9733769983_66f10efa30_zLet’s start with the bad news. Teens spend an average of 30 hours per week in front of screens. Television, computers, smart phones, and video games are changing teenagers’ bodies, their visions, and their minds. All this time being sedentary with a screen glowing changes teens’ healthy movement patterns and messes with their posture. When kids are hunched over, typing away on their phones, their natural alignment becomes skewed. Every inch your head moves forward is an extra 10 pounds your neck has to hold up! Obviously, this extra weight being hauled around by the neck leads to headaches, as well as neck, back and jaw problems. The glowing screens and tiny fonts also take a toll on teenagers’ vision and effects their sleepi9733769991_0559721dd8_zng habits.

 

Now for the good news. Short of just taking away their electronic devices, there are ways to mitigate the effects of extreme screen use. One way to help is to encourage your child to take eye-breaks, focusing on something other than a screen. An easy rule-of-thumb is “20-20-20”: Every 20 minutes, look at something at least 20 feet away for at least 20 seconds. Of course, if they can take longer and more frequent eye-breaks, all the better. While on their break, show your child how to consciously breathe so the eye-break can be a little meditation, too. I like to teach the Circle Breath. As your teen stares into the distance, they inhale up the front of their body to the count of five. Then, while counting six through 10, they exhale down their back, creating a circle, or bubble, around them. They can add a color this breath (maybe a light blue to calm down, or orange to energize), filling their bubble with whatever they need in the moment. If they do this breath twice, it fits right into the 20-20-20 rule.

 
To help relieve neck and shoulder strain, show your child a few simple Yoga stretches. These don’t have to be full-blown poses requiring floor space and a mat. Start with neck circles. Have your teen sit on the edge of the ir chair , feet flat on the floor, reaching the heart and crown toward the ceiling. They then draw imaginary circles on the ceiling with the top of their heads, both directions. They then draw more circles, this time using their noses to draw on the wall. Reach arms overhead, interlace fingers and turn the palms up. Inhale, pushing the middle fingers toward the sky. On the exhale, lean the upper body to the left, squeezing the left ribs and stretching the right, keeping the hips, chest, shoulders, and head facing forward. Inhale to the center and exhale to the opposite side. This can be repeated as often as necessary. Shoulder rolls and shrugs also help. Gentle seated twists relieve back congestion. And yawning is great for jaw release.9733843739_237fa7f8cf_z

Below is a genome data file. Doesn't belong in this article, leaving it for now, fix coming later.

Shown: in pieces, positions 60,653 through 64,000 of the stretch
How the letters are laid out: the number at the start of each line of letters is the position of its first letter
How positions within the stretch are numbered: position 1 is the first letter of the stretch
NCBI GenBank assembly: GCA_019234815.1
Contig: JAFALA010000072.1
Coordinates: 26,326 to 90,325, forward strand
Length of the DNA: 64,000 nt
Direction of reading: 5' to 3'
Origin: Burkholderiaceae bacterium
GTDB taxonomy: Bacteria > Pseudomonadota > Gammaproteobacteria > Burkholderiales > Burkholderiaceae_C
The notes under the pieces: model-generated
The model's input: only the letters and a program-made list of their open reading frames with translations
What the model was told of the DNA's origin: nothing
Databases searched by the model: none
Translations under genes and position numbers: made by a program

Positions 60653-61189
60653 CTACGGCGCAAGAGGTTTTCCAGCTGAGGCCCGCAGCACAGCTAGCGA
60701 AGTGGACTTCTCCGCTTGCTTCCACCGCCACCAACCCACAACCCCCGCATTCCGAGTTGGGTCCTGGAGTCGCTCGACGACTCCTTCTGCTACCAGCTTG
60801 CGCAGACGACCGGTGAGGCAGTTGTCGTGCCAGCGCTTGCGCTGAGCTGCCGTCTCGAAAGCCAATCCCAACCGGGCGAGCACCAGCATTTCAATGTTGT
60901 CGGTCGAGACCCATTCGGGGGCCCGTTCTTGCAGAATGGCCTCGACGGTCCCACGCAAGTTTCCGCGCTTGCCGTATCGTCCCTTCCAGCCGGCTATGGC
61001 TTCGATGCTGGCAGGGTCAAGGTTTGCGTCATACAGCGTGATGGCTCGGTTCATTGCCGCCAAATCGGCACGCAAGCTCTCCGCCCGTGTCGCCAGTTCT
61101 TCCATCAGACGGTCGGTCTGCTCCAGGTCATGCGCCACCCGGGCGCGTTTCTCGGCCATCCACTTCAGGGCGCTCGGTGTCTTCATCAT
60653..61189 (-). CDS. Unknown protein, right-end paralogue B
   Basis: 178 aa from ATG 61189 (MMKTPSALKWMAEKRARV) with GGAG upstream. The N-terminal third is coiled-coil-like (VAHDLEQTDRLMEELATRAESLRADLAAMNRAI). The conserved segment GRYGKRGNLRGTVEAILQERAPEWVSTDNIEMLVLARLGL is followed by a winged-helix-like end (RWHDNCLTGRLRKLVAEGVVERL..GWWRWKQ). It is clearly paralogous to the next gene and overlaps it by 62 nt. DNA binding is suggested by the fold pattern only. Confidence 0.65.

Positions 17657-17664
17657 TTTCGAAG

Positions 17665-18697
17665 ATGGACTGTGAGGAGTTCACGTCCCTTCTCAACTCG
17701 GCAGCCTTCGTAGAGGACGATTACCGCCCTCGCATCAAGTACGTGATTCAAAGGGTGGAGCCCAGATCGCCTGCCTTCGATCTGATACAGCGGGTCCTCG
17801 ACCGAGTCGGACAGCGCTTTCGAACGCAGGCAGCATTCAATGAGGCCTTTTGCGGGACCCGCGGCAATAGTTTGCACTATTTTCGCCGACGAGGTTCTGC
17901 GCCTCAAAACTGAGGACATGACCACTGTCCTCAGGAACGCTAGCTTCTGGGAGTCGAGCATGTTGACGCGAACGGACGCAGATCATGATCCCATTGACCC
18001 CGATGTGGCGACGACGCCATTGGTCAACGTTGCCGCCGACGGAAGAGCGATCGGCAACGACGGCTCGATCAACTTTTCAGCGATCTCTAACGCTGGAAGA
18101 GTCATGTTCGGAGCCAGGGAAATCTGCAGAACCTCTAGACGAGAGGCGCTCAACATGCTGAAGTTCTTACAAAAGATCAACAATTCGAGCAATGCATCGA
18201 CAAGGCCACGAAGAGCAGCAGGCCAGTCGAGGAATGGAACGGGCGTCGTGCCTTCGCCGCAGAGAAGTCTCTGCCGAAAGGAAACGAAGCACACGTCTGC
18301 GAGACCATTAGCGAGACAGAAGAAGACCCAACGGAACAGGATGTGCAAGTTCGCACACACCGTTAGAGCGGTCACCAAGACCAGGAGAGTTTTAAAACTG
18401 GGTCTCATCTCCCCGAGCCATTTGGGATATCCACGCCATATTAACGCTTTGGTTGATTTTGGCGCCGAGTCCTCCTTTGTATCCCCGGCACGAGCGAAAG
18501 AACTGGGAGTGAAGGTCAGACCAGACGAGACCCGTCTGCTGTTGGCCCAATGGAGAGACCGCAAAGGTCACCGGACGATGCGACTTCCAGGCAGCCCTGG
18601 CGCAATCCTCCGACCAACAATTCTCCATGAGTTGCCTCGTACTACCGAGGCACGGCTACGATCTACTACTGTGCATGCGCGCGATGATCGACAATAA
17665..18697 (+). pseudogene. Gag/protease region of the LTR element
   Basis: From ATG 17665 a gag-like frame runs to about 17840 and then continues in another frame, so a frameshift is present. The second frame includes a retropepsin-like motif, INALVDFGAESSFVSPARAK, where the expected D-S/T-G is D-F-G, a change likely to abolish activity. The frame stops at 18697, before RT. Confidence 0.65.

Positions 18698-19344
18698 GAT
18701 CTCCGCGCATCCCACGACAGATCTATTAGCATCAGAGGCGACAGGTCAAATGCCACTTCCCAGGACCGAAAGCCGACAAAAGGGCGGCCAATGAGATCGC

And while it may sound counter-intuitive, there are a few apps that can help introduce meditation and awareness practices, as well as encourage more physical activity. I mean, if teens are already glued to their device, they may as well use it for good, rather than evil!

  • Stop, Breathe & Think: Written for kids (but fantastic for teens and adults), this app asks users to check-in with their feelings and leads them through a guided meditation appropriate for what they need to feel better.
  • Smiling Mind: Another meditation trainer, complete with guided meditations divided into age-appropriate sections.
  • Office Yoga MD Lite: Provides visual references for poses suitable for practicing in a chair at home, school, or work.
  • WorkRave : another handy app that reminds you to take breaks at regular intervals to prevent computer related stress (including eyestrain)
  • Take a Chill: good for tweens and teens, this app sends reminders to practice mindfulness and provides mini-activities, too.
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